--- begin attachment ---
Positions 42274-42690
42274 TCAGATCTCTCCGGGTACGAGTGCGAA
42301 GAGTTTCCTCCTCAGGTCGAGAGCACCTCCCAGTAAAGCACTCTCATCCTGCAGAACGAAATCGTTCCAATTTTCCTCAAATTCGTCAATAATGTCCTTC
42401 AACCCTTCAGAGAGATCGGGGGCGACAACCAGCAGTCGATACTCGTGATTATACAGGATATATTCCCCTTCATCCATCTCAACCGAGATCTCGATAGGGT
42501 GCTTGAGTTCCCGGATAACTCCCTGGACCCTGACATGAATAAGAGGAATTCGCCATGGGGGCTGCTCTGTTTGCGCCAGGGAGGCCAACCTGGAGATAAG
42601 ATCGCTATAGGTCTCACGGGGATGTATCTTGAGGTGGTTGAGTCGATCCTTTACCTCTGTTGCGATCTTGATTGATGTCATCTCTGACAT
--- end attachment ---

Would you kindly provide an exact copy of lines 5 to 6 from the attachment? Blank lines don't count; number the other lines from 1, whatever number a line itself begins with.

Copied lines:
42501 GCTTGAGTTCCCGGATAACTCCCTGGACCCTGACATGAATAAGAGGAATTCGCCATGGGGGCTGCTCTGTTTGCGCCAGGGAGGCCAACCTGGAGATAAG
42601 ATCGCTATAGGTCTCACGGGGATGTATCTTGAGGTGGTTGAGTCGATCCTTTACCTCTGTTGCGATCTTGATTGATGTCATCTCTGACAT